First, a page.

As a parent, my heart goes out to the families and school staff of Stoneman Douglass High School. On the day we set aside as Love Day, hate manifested in the heart of a young man. As people took to social media with their heartfelt sympathies and prayers, the two most common themes I came across were what is our country going to do about gun control and what can we do as parents?
You hug your children, kiss them goodbye, and tell them to have a great day. You send your children to school with the expectation of seeing them return home.You never consider that not only will their day not be great, but tragedy will strike.
How gut wrenching it must be to learn that your child was killed while they were in a seemingly safe place. I’m sure it is equally painful when someone’s child dies for any reason. And as intelligent as I believe I am, I have to admit that I feel a bit helpless when it comes to turning my children over to others. As a parent, I do what I have always done – cover and pray over my children before they leave home. I pray fervently throughout the day for their safety and I praise God as I hold them tight when they return home safely.
Truth is, for some parents, the danger and the fear doesn’t stop when the bell rings. Some families live in neighborhoods where bullets spraying is a common occurrence. What baffles me is community that suffer from violent days aren’t anything new, but yet, where are the national call-outs to help those areas? Where are the marches to help save the lives of the people who live in those communities. Plenty of parents have had to bury their children because of senseless violence and yet, silence is the typical response – not a nationwide uprising and awareness campaign. Why? .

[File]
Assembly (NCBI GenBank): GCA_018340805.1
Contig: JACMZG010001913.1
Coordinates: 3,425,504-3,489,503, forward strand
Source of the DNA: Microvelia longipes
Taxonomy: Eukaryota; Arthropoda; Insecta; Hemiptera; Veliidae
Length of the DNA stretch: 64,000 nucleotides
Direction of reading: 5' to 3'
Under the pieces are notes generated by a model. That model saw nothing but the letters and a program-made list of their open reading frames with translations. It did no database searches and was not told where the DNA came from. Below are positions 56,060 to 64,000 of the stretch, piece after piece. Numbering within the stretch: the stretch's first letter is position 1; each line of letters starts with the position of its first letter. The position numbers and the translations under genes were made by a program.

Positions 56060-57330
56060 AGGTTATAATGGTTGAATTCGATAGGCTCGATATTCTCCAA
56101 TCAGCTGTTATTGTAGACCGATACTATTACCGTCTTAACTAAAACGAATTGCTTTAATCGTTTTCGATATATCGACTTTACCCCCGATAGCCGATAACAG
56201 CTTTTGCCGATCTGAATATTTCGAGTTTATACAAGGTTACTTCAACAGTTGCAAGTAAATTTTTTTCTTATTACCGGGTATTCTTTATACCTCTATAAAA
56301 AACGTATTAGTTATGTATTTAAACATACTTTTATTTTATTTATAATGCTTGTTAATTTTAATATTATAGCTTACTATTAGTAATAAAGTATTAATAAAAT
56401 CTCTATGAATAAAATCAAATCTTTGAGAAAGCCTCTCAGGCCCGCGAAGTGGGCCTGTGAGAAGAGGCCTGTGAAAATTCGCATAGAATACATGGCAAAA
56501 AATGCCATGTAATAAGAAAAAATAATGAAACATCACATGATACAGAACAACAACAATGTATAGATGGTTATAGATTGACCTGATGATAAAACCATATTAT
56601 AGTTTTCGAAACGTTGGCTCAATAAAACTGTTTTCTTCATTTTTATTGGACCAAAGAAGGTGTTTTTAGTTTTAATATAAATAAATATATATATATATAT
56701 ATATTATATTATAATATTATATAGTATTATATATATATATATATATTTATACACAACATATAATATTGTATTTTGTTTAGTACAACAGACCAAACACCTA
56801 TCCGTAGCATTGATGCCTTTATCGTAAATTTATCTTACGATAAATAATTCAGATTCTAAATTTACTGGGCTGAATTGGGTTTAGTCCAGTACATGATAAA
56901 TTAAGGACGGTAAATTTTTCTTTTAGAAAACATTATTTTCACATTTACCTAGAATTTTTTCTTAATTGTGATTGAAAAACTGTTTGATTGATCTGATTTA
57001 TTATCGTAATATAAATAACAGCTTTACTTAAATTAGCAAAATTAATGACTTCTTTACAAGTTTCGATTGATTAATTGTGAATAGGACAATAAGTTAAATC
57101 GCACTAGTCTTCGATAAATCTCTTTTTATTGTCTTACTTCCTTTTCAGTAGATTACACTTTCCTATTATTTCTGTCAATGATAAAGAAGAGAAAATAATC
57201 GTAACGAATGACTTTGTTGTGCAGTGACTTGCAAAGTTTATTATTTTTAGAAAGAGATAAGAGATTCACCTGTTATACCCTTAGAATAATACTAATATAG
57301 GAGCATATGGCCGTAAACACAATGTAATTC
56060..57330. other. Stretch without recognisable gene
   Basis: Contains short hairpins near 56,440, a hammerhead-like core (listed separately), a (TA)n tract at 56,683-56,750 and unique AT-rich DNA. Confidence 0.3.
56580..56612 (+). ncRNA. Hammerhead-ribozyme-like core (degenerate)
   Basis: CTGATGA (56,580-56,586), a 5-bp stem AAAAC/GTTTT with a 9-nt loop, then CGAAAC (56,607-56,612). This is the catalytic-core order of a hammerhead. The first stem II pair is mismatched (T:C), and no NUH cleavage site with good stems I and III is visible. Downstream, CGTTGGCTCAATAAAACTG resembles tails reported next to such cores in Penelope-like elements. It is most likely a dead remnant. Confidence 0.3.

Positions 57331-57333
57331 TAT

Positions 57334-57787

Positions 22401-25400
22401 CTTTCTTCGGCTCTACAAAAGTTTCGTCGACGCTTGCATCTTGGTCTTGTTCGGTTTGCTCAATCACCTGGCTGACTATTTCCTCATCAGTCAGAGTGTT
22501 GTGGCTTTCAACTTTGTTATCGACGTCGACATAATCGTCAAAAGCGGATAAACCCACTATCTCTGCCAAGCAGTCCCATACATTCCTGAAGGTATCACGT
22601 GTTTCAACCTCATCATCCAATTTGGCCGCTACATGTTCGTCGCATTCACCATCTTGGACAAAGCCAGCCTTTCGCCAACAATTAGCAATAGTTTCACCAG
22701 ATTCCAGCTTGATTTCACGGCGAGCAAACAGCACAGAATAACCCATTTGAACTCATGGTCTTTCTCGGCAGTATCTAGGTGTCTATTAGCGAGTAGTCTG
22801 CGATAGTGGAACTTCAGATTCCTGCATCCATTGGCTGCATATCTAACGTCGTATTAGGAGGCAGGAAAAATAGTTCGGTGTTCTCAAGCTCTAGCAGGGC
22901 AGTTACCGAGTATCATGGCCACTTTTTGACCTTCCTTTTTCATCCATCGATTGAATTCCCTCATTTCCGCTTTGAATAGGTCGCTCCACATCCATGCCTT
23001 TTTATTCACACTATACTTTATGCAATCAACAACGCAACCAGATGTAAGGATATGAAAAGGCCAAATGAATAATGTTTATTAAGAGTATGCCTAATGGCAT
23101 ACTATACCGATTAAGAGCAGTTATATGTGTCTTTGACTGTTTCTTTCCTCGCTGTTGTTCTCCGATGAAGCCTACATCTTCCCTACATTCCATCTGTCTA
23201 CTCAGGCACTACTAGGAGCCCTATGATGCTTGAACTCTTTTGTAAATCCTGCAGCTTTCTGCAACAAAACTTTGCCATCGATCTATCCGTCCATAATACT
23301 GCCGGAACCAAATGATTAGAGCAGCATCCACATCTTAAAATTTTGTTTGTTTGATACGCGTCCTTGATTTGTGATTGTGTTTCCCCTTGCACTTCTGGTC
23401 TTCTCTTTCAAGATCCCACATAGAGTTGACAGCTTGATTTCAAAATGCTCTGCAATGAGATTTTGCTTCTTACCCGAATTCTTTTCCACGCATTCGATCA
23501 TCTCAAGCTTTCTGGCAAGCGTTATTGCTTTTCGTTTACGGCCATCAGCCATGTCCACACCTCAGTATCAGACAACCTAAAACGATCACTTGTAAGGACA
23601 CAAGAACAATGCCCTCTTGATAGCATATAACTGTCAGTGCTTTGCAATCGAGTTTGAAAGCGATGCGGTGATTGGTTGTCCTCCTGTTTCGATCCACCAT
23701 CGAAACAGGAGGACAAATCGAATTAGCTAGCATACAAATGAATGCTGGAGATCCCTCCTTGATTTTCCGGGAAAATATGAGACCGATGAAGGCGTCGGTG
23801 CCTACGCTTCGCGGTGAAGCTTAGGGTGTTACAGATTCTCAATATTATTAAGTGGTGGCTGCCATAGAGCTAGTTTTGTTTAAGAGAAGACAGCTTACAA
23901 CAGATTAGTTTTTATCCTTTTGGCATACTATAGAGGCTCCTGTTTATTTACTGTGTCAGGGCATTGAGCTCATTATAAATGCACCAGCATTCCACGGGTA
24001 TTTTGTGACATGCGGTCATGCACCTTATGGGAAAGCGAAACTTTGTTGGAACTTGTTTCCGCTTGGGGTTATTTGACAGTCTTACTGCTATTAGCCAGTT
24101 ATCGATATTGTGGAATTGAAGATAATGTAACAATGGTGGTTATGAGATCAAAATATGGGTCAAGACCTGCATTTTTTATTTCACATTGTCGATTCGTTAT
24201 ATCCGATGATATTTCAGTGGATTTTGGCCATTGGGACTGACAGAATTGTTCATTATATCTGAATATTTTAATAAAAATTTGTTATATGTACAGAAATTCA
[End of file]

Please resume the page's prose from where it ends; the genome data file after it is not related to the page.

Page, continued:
I dread the possible inevitable reality that we, as a country, will never get this right and the cost will be more dead children losing their lives in such violent and tragic ways. My mind wrestles with which part of this should I focus on. My heart wrestles even more with the fact that in 2018 children can’t even attend school without the fear of possible violence, a terror that wasn’t my reality when I was growing up and attending school. Someone coming to shoot up my school never crossed my mind.
In reviewing the most recent cases of school shootings,I came across an interesting story of a 7-year old named Ava, who had to experience the loss of a friend and classmate. She took the bold steps of writing a letter to the President.
As I read the letter, I realized that Ava conveyed my sentiments exactly. The bravery and articulation of such a young soul. She ended the letter with these words that I believe we all can rally around: Please keep kids safe from guns!